Jared Kushner

Jared Kushner, son-in-law of former President Donald Trump, participates in a discussion in Washington, D.C. on September 12, 2022.

(Photo: Tom Williams/CQ-Roll Call, Inc. via Getty Images)

Trump Son-in-Law Jared Kushner Calls for Ethnic Cleansing of Gaza to 'Finish the Job'

Kushner, who served as a key Middle East adviser to Trump, said that Gaza's "waterfront property could be very valuable" and urged Israel to "clean it up."

Jared Kushner, the son-in-law of former president and presumptive 2024 Republican nominee Donald Trump, said in a recent interview that if he were in charge of Israeli policy, he would push Gaza civilians into Egypt or Israel's Negev desert—a proposal that critics denounced as ethnic cleansing.

"You want to get as many civilians out of Rafah as possible," Kushner told the faculty chair of Harvard University's Middle East Initiative, Tarek Masoud, in a March 8 interview that was first reported widely on Tuesday. "I think that you want to try to clear that out. I know that with diplomacy maybe you get them into Egypt."

"I know that that's been refused, but [with] the right diplomacy I think it would be possible," Kushner added. "But in addition to that, the thing that I would try to do if I was Israel right now is I would just bulldoze something in the Negev, I would try to move people in there. I know that won't be the popular thing to do, but I think that that's a better option to do so you can go in and finish the job."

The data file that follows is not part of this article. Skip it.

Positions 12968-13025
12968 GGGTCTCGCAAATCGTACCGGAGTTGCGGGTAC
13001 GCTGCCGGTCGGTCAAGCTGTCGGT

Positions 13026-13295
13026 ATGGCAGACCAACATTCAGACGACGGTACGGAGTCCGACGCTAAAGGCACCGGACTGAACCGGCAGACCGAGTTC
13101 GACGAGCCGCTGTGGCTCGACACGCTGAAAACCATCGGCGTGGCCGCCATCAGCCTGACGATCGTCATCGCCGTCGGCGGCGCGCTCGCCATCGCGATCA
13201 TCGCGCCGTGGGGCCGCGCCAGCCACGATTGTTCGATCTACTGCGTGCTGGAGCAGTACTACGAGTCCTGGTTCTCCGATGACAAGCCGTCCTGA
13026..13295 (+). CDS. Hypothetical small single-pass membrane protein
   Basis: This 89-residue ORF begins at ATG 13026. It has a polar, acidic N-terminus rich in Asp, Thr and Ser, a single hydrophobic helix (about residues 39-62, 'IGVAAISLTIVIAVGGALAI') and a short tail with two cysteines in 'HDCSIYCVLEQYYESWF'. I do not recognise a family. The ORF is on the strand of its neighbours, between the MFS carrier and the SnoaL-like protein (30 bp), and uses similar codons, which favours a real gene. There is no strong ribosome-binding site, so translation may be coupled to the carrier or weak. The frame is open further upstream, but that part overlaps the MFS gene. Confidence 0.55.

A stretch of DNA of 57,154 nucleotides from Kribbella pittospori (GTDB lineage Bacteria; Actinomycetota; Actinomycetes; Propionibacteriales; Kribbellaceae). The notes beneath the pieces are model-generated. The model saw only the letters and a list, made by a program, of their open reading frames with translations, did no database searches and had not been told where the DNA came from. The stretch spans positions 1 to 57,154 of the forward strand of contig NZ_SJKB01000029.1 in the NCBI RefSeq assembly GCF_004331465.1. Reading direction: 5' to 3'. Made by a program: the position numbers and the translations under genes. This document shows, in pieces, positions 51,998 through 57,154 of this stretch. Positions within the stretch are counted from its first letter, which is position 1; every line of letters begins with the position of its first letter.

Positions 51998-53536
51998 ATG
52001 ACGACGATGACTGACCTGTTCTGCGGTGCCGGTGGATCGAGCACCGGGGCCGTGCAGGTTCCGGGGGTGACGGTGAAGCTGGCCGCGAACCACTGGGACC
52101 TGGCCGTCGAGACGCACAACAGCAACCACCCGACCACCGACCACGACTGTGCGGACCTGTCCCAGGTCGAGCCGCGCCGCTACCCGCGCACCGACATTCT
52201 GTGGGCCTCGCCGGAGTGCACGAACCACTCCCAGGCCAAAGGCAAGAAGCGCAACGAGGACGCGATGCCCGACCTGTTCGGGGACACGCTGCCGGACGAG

Kushner played a central role in crafting Trump's Middle East policy during his first four years in the White House, and the former president's son-in-law's remarks provided a potential glimpse of how the U.S. would approach Gaza if Trump wins another term in November.

Earlier this month, Trump said he wants Israel to "finish the problem" in Gaza—a remark that Kushner echoed just three days later in his March 8 interview.

In addition to advocating the removal of civilians from Rafah—which is currently packed with more than 1.5 million people, including hundreds of thousands of children—Kushner said Gaza's "waterfront property could be very valuable."

"It's a little bit of an unfortunate situation there, but from Israel's perspective I would do my best to move the people out and then clean it up," Kushner said.

Kushner responded flippantly to concerns that if Gazans were forced out of their territory, the Israeli government wouldn't let them return—something that top Israeli officials have publicly advocated.

"Maybe," he said, "but I'm not sure there's much left of Gaza at this point."

Kushner also claimed that Israel has gone "way more out of its way" than other countries would to protect civilians—despite the abundance of evidence to the contrary.

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